Additionally, the Center for Latino Adolescent and Family Health at the Silver School of Social Work at NYU (CLAFH) will make available Families Talking Together (FTT), a family-based program designed to support effective parent-adolescent communication among African-American and Latino families. FTT is available in both English and Spanish and can be accessed at the CLAFH website, www.nyu.edu/socialwork/clafh.
Mom. NY Times bestselling author. Pop culture ninja. Unapologetic lover of shoes, bacon and babies. Nice with the verbs. Founder of the top black parenting website, MyBrownBaby.
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I live in Oakland, CA and the things depicted in the Essence article, especially the kids in empty classrooms performing oral sex on each other, have happened to grade schoolers as young as age 7. Yes, second graders. It makes me so very sad and it is frightening. But we can’t frightened into immobility. I let my daughters and my son just talk to me and just sit and listen and take it all in. I let their friends talk too. You would be amazed at what kids hear and see but don’t know what exactly they are hearing and seeing. I would rather my kids and their friends come to me about what they are hearing, seeing and contemplating. I want them to get the advice and strategies they need to navigate through these pitfalls from me rather than to rely on others who do not have their best interests at heart. And who frankly wouldn’t know their butts from holes in the ground. I have had to dry my eyes, too, Denene. I’ve dried my eyes, pulled on my big girl panties, so to speak and had those tough, ‘Wow! I can’t believe I just defined that and that she even asked about it’ conversations with my kids and their friends. I am willing to sacrifice my rose colored glasses view of how adolescence SHOULD be for my crystal clear as a bell, CK glasses view of how adolescence is in REALITY for many of our children. Its either we have those conversations or we lose our children to diseases, unwanted pregnancies, heartache and mental and physical distress time and again.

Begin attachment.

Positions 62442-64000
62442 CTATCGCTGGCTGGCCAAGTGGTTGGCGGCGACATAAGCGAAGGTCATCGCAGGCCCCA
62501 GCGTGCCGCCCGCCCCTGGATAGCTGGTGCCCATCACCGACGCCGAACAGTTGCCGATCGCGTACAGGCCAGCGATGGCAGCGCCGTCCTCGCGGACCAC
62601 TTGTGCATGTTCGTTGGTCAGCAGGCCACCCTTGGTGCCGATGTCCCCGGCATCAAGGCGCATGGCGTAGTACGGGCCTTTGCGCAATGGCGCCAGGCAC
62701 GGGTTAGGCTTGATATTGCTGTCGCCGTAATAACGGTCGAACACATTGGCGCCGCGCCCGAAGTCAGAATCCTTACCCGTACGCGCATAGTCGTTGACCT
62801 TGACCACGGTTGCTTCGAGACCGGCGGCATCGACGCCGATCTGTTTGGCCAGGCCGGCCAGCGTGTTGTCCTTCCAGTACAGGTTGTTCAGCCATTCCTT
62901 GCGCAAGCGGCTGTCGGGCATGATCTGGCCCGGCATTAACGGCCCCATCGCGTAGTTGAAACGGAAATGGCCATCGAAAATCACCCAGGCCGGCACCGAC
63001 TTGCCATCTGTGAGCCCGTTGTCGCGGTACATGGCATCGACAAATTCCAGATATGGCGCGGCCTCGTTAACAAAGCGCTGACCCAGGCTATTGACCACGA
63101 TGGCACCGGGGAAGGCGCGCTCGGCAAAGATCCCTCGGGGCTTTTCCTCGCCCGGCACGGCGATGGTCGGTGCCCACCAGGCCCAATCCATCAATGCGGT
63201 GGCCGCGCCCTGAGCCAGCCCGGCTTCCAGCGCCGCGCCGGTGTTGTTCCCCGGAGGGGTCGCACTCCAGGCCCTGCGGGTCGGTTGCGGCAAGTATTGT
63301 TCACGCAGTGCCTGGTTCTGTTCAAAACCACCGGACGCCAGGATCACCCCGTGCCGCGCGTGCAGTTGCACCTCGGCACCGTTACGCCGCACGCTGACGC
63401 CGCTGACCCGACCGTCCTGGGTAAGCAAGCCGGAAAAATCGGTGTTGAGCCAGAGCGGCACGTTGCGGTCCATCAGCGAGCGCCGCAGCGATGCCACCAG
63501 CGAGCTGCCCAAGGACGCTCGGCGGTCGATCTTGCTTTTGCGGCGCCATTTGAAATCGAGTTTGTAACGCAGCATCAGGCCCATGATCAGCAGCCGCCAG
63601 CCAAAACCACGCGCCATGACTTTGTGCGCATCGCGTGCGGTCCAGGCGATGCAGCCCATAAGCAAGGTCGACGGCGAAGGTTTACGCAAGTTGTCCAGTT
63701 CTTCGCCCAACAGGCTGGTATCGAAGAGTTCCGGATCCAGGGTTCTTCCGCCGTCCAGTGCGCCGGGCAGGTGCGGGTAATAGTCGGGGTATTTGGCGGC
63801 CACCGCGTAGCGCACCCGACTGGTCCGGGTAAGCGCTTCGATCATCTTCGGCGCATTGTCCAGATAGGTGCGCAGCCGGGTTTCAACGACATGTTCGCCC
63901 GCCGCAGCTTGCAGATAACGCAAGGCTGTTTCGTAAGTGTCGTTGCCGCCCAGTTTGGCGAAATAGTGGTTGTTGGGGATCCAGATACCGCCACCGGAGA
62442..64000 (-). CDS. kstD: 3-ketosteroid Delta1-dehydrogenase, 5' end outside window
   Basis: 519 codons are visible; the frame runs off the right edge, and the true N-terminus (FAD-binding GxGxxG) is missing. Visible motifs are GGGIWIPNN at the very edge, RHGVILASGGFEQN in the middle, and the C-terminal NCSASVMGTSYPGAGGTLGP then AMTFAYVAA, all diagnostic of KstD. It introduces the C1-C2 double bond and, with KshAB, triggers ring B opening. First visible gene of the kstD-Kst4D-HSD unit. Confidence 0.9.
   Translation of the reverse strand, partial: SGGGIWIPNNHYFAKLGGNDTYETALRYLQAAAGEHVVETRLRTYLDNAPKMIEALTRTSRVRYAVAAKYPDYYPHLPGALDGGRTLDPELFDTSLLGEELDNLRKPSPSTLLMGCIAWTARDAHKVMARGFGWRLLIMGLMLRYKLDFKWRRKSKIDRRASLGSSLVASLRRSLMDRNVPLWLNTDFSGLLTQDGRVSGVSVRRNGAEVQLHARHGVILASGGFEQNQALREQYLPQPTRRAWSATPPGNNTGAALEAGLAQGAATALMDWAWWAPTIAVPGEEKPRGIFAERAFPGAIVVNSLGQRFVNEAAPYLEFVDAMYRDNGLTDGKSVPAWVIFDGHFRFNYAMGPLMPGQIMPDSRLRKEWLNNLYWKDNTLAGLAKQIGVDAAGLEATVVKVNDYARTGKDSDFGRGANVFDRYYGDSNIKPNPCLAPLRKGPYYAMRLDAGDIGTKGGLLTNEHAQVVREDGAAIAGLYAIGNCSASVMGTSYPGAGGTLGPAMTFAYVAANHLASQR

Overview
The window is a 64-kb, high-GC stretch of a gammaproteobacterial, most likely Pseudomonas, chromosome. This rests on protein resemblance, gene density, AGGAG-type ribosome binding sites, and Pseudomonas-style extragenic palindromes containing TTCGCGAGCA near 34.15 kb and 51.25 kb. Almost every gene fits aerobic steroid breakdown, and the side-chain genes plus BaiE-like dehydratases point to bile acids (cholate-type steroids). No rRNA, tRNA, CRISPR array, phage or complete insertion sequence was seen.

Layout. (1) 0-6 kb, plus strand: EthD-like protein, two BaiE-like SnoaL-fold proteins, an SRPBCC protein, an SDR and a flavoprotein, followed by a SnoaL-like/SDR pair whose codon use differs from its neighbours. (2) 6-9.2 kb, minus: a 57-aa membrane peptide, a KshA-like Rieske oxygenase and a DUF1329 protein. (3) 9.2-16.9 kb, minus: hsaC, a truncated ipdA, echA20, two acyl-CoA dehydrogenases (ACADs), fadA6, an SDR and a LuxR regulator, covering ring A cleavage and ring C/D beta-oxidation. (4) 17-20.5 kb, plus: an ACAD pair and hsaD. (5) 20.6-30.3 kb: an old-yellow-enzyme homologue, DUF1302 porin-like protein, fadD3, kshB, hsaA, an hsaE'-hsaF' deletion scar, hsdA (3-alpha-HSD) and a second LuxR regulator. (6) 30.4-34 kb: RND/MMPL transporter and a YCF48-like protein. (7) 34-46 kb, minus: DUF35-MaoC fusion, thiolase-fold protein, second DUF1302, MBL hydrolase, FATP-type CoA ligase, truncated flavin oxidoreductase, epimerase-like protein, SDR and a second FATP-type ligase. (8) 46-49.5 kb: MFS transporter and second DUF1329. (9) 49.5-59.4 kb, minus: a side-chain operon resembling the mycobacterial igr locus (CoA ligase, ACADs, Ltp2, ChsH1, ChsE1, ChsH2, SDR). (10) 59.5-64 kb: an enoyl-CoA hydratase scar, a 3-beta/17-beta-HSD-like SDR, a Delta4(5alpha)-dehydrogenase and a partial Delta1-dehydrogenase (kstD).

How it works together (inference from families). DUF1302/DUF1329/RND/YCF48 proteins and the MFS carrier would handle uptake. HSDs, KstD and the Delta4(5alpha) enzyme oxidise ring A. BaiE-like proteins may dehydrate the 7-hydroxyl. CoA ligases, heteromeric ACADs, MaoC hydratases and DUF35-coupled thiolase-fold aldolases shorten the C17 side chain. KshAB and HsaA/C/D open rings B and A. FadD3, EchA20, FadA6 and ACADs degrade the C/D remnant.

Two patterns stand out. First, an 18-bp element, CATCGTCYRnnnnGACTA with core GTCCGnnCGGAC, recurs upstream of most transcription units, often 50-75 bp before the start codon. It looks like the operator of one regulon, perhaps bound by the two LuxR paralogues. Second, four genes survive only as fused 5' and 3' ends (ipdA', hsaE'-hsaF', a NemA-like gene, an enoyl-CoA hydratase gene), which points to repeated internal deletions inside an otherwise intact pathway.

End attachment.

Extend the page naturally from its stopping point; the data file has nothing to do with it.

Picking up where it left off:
I wish that more parents would wake up and understand that we are not living in the times that we grew up with the internet and peer pressure these are very different times.
What a wonderful and important post, thank you.
I am virtually standing on my chair and cheering. This is such a difficult time. Last year, my then 9 year old son was encouraged by his then 8 year old friend to go on the web and find porn. My 11 year old daughter is very annoyed by the male attention she is getting. We talk and talk and talk and I still worry. Thanks for a great post. I am going to put it on my blog FB page.
Hey Denene! This post was so spot on. My Sabrina and your Mari are the same age, but Sabrina’s in her third year of middle school. Our town started in 5th grade. I’ve been worrying about all of the older child stuff that she would have to deal with as a result.
Almost a year ago, she tells me that a boy who is 2 years older than her wants to be her boyfriend. OMG! I flipped out mentally. I set down the ground rules that they could be friends but not “boyfriend/girlfriend.” They were not allowed to hang out unsupervised. So far, so good. Now another boy wants to hang out with her, and he has an 18-year-old brother around, too. She tells me that she doesn’t want to deal with all of this dating stuff and doesn’t understand why I tell her that under no circumstances is she to be alone with the boy or his brother at any time.